Client-side header bidding still preferred by most publishers and advertisers. This might be because of the transparency factor. Server-side header bidding is still too young to be accepted by ad industry.
Now that we’ve covered the pros client-side vs. server-side header bidding, let’s look at why server-side header bidding is preferable.
Why Choose Server-side Header Bidding Over Client-side Header Bidding?
- Reduced latency: As mentioned above, server-side header bidding is carried out in a server instead of a browser which reduces the page load time. Although latency time varies by a few milliseconds when compared with client-side header bidding, publishers still take page latency seriously as it affects the overall user experience.
- Access as many demand partners: With server-side header bidding, server sends bid request to as many buyers the publishers want. This increases competition and offers a better ad fill rate. However, client-side header bidding is not that flexible as publishers choose just the required number of buyers to make sure impression is sold before auction timeout.
- Perfect for video header bidding: Videos are rich media files and hence take more time to load on web pages than other ad formats. It’s clear by now that client-side header bidding increases page latency. And adding this to fact, videos are slow to load, can cause serious damage to user experience when used with client-side. However, server-side doesn’t pose such complications and works perfectly for video header bidding.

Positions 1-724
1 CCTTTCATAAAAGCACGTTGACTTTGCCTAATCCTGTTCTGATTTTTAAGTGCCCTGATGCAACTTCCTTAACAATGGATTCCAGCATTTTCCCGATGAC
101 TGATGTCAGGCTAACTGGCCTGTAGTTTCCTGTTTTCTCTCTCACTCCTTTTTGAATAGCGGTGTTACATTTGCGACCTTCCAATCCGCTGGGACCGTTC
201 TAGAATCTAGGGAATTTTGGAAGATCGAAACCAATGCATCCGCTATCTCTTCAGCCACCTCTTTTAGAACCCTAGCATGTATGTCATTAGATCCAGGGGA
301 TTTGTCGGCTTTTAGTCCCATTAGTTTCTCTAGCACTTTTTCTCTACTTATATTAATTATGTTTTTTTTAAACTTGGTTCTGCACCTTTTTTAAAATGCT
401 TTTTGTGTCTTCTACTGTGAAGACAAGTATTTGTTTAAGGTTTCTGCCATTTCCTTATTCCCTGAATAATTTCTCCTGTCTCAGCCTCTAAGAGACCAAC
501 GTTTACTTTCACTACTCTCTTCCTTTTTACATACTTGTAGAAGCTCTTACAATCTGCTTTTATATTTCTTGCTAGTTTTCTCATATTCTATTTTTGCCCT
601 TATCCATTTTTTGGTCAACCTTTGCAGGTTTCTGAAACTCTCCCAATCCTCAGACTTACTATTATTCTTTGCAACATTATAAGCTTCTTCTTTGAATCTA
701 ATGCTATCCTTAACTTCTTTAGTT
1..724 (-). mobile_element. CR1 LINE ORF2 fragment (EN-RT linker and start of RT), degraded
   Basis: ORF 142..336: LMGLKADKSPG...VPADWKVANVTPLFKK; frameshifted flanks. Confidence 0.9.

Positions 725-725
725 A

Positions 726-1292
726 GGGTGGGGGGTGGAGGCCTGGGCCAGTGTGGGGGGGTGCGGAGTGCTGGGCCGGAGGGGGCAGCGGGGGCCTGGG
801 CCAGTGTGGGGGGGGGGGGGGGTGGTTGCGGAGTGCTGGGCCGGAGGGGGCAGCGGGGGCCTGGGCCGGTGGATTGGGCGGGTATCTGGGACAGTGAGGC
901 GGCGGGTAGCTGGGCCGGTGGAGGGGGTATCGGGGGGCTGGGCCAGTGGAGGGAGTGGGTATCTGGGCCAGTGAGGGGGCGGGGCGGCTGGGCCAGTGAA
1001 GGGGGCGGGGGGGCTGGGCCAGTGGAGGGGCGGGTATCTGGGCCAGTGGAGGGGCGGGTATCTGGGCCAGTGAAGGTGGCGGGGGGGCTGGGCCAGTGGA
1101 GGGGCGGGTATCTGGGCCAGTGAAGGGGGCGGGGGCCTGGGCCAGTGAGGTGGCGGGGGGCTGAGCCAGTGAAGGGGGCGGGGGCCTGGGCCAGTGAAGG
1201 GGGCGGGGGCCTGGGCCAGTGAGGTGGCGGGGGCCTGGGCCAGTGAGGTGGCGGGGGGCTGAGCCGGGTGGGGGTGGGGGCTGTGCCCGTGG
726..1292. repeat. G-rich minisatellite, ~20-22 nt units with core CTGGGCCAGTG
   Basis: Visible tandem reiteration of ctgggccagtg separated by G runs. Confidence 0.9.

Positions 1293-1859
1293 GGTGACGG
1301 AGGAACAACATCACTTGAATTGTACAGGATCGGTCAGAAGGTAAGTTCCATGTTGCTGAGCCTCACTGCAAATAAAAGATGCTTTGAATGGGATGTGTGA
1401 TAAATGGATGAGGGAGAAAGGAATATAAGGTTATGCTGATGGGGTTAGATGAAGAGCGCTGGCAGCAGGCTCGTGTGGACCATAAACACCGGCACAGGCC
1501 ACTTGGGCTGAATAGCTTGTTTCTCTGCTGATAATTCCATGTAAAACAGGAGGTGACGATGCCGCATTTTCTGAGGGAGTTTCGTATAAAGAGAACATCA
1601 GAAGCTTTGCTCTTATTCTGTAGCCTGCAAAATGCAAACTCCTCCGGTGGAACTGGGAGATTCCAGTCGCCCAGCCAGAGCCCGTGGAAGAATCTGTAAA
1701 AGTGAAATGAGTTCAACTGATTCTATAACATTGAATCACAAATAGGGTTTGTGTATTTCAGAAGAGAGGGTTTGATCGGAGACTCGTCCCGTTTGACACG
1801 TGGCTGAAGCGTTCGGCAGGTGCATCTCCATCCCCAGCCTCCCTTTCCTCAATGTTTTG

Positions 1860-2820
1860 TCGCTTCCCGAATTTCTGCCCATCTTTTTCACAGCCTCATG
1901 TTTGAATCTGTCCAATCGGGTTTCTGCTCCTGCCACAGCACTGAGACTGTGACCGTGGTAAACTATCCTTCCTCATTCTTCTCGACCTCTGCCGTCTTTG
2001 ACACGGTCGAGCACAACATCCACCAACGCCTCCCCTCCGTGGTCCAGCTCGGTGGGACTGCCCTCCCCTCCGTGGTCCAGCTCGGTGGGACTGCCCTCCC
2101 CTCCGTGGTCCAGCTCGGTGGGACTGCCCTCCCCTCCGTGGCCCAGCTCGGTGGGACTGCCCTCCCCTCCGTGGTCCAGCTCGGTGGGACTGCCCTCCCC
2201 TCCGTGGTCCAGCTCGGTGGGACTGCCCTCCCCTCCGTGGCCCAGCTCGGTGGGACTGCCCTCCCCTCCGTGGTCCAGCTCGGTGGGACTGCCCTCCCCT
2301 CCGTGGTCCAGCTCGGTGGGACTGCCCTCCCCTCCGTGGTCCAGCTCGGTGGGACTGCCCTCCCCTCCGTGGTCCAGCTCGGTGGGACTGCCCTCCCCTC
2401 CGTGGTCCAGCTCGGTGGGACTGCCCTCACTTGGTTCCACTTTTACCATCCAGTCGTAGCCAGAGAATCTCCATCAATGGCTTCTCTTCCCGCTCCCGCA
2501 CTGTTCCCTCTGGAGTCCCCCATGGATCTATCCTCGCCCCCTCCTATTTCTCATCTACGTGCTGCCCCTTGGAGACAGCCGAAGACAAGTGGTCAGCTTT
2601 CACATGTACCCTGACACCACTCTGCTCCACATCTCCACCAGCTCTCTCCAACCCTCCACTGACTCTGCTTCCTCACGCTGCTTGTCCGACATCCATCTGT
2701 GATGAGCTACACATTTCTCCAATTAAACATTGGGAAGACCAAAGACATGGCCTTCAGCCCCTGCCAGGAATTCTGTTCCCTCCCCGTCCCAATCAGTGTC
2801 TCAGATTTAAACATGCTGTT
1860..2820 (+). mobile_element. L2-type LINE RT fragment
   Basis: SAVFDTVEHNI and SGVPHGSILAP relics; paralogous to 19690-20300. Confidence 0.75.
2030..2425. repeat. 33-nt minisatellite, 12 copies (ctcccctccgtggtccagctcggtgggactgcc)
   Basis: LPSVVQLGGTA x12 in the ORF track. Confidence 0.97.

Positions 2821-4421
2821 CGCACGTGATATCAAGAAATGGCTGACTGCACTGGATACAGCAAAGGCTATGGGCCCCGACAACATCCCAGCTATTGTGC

- No browser request limitation: Web browsers have a limit to number of requests they can generate. As client-side header bidding takes place on the browser, publishers have a limited number of ad requests they can send via a browser during a session. Although server-side header bidding remains unaffected from such problems because of it doesn’t depend on browser to generate and send ad requests, rather ad server takes care of this.
What About Google Open Bidding (EBDA)?
Now that we have discussed client-side vs server-side programming and what factors you should consider when making your decision, let’s shift our focus to Google Open Bidding.
Looking at the tug-of-war between the client-side header bidding and server-side header bidding, Google launched EBDA (Exchange Bidding Dynamic Allocation, now Open Bidding) and called it Google’s header bidding. It’s known to solve page latency problems and offers Google support.
Open Bidding is as good as server-side header bidding. But it’s not available to every publisher. To get access, you need to be partners with Google Certified Publishing Partners.